Topical Collection "Strategies to Minimising Mycotoxin Contamination in Foods and Feeds"

A topical collection in Toxins (ISSN 2072-6651). This collection belongs to the section "Mycotoxins".

Editors

Dr. Mar Rodriguez Jovita
E-Mail Website
Collection Editor
Food Hygiene and Safety, Meat and Meat Products Research Institute, Faculty of Veterinary Science, University of Extremadura, Avenida de las Ciencias s/n 10003-Caceres, Spain
Interests: Technological and toxicological evaluation of microorganisms in meat products, Strategies to control toxigenic moulds, Real-time PCR methods to quantify microorganisms and analyse gene expression
Special Issues and Collections in MDPI journals
Dr. Félix Núñez
E-Mail Website
Collection Editor
Food Hygiene and Safety, Meat and Meat Products Research Institute, Faculty of Veterinary Science, Universidad de Extremadura, Cáceres, Spain
Interests: Technological and toxicological evaluation of microorganisms in meat products; Strategies to control toxigenic moulds in meat products; Mechanisms of action of antifungal agents against toxigenic moulds
Special Issues and Collections in MDPI journals

Topical Collection Information

Dear Colleagues,

Contamination of foods and agricultural commodities by toxigenic fungi represents a significant hazard to consumer health and, is a major concern in food safety. Moulds naturally present in foods can produce mycotoxins and contaminate foodstuffs under favourable conditions of temperature, relative humidity, pH and nutrient availability.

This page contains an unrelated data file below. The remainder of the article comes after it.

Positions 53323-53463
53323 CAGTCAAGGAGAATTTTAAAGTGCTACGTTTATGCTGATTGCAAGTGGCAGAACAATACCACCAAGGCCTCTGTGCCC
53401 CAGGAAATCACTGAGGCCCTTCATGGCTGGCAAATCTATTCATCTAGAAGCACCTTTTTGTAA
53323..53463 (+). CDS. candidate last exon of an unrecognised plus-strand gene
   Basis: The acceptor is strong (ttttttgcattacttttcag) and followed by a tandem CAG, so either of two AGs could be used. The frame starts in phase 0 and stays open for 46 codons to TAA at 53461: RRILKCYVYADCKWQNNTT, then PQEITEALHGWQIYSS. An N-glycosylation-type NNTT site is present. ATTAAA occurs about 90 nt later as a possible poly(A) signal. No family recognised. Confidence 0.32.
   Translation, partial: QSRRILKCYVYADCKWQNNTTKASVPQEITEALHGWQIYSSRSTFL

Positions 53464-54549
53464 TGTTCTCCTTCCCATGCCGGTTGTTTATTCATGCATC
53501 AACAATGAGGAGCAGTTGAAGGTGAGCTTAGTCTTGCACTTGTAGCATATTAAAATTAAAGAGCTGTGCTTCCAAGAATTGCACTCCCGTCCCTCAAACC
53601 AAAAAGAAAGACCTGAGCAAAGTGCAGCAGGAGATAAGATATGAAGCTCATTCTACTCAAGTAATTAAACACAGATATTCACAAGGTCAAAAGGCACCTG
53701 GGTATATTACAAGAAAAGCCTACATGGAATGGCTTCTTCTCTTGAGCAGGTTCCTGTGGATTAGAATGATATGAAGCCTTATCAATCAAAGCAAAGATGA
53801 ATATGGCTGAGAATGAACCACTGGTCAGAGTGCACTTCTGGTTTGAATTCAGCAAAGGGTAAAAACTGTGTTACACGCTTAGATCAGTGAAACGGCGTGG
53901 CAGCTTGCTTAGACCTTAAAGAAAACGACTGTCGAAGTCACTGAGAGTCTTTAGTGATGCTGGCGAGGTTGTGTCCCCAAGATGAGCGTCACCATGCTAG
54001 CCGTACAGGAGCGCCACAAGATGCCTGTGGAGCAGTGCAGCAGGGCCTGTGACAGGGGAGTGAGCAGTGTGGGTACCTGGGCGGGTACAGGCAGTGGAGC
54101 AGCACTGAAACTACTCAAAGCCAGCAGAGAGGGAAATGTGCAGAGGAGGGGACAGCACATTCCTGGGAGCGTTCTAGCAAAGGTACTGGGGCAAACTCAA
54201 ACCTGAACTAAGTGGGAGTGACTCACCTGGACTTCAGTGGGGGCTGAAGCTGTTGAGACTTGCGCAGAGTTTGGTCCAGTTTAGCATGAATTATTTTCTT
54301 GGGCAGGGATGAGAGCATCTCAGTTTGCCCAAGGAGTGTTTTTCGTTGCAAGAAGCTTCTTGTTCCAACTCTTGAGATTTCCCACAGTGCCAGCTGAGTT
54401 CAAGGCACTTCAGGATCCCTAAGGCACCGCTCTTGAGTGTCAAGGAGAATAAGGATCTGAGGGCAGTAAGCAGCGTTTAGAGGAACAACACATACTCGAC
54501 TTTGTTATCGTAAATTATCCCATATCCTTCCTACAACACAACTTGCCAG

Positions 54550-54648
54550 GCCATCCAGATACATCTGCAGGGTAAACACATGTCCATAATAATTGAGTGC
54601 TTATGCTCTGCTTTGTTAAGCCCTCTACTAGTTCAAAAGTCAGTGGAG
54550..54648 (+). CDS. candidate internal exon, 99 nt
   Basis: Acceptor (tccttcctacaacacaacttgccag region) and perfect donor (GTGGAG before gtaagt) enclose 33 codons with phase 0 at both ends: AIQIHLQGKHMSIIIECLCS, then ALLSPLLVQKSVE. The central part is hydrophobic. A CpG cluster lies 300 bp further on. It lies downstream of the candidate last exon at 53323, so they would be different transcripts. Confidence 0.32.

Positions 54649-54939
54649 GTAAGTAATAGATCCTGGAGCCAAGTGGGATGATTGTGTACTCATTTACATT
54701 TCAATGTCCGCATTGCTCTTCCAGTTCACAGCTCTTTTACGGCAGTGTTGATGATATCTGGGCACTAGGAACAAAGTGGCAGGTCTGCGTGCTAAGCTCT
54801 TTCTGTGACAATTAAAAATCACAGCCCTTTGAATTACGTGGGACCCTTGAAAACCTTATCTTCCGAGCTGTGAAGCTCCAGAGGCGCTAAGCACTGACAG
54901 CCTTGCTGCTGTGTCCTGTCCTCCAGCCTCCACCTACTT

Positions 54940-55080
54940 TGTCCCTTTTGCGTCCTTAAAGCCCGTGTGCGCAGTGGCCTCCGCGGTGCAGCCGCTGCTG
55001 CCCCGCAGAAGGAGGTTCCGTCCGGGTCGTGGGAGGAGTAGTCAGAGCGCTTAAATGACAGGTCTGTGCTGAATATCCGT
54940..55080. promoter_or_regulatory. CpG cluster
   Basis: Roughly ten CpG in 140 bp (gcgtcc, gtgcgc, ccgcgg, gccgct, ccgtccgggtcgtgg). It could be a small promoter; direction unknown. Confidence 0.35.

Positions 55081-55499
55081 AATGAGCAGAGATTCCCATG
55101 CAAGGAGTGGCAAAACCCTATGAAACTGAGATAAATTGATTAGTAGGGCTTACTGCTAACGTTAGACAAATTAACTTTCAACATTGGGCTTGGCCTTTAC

Mycotoxins are in general stable molecules, difficult to remove from foods and feeds once they have been produced. On the other hand, there are compounds with very different toxic properties, and in addition to the most common mycotoxins, such as aflatoxins, DON, fumonisins, ochratoxins, zearalenone, etc., other mycotoxins such as eniantins, beauvericin, cyclopiazonic acid, sterigmatocystin, citrinin, etc. are emerging.

Their presence in foods and feeds is a recurrent problem and may also lead to significant economic losses, and the prevention of mycotoxin contamination is one of the main goals of agriculture and food industry. Therefore, the food safety demands permanent efforts on research for exploring new strategies to minimise mycotoxin contamination.